Designed by the Ingendesa/ARA/DSC JV, concurrent excavation of the metro station and rail station box has been a logistical challenge, when T&TI was on site in February 2003, excavation of the box, between driven-pile supported walls, had split the 140m long NATM metro station in half. Contactor Inela was progressing sidewall drift excavation of the 150m2 station paltform cavern to the east of the continuing box excavation.
Excavation of the station platform cavern west by CIL was already complete. Precast concrete elements forming the roof of the box also form the road deck of Matucana Street above. Large machine excavated, reinforced concrete piles supporting the roof will also support the concrete deck that will bridge the metro station and carry the track bed across the open box structure.
- Design differences
A major difference in design is the division of multiple headings for excavation of large faces. For 150m2 access adits Cade-ldepel/Geoconsult favours full span top headings, followed by a bench and invert sequence, with a wedge of unexcavated ground in the top heading providing face support and worker access. Under shallow cover, full span top headings require pre-support using spiling or mini-pile forepollng to stabilise conditions and control potential surface settlement. Larger boulders in the ripio had caused drilling accuracy and rod jamming problems for long, small diameter pre-support systems. These were overcome using shorter, larger diameter pipe roof methods, with 140mm diameter pipes installed and filled with concrete prior to excavation advance.
- With regard to the long-term stability, DSC believes that lattice girders contribute minimal load bearing support and could be omitted from the primary lining, with steel fibre providing extra strength or load bearing support where necessary. Engineers in other design groups agree in certain instances. As Martin Bôfer. Senior Design Engineer with Geoconsult explained: "The arguably limited contribution of lattice girders to short term load bearing capacity of the primary lining is an advantage which is highly appreciated. We must also design for the possibility of earthquake activity during construction, which requires a margin of stability to allow primary lining to stand for 1-2 years before the final lining goes in. If you remove the lattice girders, their contribution to the load bearing safety factor would have to be substituted with extra layers of wire mesh or steel bar reinforcement. Steel fibre has been considered for Line 4 contracts and in principle, whenever structural efforts do not require wire mesh or steel bar reinforcement, steel fibre is preferred, but we would use it only in the running tunnels. In our opinion bending moments would be too great for its application in station cavern excavations."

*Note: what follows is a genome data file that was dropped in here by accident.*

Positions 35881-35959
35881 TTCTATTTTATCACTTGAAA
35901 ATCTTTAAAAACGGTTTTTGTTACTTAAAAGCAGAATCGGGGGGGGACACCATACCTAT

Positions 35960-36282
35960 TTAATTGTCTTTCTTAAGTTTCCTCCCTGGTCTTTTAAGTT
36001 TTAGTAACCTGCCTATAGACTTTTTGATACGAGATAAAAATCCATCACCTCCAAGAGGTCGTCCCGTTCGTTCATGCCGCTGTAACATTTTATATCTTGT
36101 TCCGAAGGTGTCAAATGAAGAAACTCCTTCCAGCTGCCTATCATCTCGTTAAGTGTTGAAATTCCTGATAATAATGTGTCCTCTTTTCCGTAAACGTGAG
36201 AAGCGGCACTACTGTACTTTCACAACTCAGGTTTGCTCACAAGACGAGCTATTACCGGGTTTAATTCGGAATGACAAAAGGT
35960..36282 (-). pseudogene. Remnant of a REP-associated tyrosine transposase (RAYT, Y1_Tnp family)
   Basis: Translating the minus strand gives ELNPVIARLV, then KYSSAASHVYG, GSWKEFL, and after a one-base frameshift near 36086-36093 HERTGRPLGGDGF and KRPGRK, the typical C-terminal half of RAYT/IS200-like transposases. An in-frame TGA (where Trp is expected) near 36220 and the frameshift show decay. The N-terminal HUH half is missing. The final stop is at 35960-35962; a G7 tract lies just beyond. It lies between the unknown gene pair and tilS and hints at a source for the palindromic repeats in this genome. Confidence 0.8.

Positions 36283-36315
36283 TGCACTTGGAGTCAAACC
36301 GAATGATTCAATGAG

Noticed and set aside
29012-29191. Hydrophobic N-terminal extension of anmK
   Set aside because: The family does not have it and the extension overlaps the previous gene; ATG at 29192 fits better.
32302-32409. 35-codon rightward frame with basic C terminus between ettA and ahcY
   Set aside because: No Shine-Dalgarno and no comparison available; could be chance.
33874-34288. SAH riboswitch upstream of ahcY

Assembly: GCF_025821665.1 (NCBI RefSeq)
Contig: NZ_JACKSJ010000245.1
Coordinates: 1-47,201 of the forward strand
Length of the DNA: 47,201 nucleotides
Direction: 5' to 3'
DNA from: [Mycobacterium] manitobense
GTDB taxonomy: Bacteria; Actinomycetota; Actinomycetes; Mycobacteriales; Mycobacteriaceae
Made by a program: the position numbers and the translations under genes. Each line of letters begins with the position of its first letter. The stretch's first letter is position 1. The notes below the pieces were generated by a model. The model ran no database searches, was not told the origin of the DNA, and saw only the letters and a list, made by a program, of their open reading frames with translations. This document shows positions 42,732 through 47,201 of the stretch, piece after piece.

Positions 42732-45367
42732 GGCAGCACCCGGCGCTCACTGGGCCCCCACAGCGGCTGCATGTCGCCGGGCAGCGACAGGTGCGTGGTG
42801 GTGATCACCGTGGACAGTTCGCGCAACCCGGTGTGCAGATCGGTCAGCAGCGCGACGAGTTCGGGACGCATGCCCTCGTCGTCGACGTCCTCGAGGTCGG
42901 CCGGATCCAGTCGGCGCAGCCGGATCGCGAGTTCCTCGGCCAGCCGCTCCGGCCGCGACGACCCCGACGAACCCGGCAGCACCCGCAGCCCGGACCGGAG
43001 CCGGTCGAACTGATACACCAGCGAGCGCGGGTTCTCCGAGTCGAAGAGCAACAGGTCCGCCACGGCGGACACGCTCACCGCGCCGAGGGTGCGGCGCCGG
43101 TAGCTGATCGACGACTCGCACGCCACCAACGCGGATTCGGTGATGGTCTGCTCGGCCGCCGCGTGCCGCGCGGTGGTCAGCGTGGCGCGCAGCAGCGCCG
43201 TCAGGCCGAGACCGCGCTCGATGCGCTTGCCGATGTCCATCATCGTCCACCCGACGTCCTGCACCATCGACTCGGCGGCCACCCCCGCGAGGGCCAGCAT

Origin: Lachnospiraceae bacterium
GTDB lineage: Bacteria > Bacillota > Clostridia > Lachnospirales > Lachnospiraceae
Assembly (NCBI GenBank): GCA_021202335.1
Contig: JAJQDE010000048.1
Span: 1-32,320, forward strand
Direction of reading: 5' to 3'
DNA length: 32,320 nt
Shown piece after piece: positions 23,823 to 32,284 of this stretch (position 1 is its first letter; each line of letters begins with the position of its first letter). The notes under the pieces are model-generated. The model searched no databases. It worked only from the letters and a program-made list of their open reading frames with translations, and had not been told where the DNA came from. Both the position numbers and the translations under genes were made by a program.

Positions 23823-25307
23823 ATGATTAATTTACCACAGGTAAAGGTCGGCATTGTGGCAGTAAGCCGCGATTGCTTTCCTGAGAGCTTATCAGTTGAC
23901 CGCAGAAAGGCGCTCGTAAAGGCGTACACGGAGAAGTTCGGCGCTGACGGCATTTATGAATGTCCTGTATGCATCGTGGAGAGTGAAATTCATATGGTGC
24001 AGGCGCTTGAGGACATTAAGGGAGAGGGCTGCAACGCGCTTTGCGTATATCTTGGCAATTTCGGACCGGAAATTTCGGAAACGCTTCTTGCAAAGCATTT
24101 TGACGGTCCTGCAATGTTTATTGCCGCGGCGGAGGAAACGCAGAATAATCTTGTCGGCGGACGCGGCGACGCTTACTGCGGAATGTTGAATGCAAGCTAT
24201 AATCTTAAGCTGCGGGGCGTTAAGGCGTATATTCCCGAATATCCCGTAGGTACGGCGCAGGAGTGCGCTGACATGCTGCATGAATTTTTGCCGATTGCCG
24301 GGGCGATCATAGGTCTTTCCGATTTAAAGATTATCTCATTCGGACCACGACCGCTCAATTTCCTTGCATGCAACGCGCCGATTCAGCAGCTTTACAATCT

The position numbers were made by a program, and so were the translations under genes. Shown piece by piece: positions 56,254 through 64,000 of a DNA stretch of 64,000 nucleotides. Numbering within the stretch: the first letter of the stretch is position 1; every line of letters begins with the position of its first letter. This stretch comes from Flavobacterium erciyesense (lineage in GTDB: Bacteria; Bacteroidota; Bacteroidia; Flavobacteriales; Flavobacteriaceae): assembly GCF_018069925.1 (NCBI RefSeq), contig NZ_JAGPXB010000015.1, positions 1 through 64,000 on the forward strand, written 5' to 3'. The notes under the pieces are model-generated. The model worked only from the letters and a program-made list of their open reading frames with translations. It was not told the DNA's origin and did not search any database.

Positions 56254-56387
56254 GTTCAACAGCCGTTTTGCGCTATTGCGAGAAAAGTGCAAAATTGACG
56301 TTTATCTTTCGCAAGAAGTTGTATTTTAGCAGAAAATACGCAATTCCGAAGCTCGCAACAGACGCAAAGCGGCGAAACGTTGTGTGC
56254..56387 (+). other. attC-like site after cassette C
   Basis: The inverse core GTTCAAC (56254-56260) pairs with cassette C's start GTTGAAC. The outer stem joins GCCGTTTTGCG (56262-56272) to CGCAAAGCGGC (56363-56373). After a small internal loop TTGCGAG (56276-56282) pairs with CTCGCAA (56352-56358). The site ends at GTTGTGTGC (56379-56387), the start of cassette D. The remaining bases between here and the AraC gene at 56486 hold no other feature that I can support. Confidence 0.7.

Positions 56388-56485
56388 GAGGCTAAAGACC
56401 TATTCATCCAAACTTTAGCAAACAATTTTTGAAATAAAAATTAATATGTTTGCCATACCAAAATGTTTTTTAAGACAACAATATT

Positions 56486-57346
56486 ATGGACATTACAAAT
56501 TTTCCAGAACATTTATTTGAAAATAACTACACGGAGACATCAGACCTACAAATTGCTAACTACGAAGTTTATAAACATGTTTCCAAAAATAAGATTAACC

Fig 2. Design and excavation sequence of 150m2 platform tunnel caverns for Line 4
- Engineers within Metro are yet to be convinced and girders remain in all NATM designs. In addition to their arguably limited contribution to load bearing requirements, girders also help maintain a correct tunnel profile. Although this could be achieved by other means, the purpose is important in Santiago. "If the distance between the girders is increased from just 1m to 1.2m centres in this ground," said Otto Gerstgrasser, NATM site supervision engineer for DSC on the Line 2 south extension, "the shape of the profile suffers; and shotcrete applied to fill excavation outside the design fine is a cost to the contractor."
- To date, the largest percentage of shotcrete by far in Santiago is dry mix with nearly all contractors on current contracts using Aliva dry mix rotor units and hand-held nozzles. According to Pedro Honorato, one of two Sika/Aliva agents in Santiago, there are some 30 Aliva units working on current metro contracts. Things may change however on Line 4, where wet mix shotctete with steel fibre reinforcement may be specified to improve quality, durability, water tightness, air quality during application, and production cycles. To date Sacyr is the only contractor using wet mix shotcrete, working with two Putzmeister shotcreting rigs.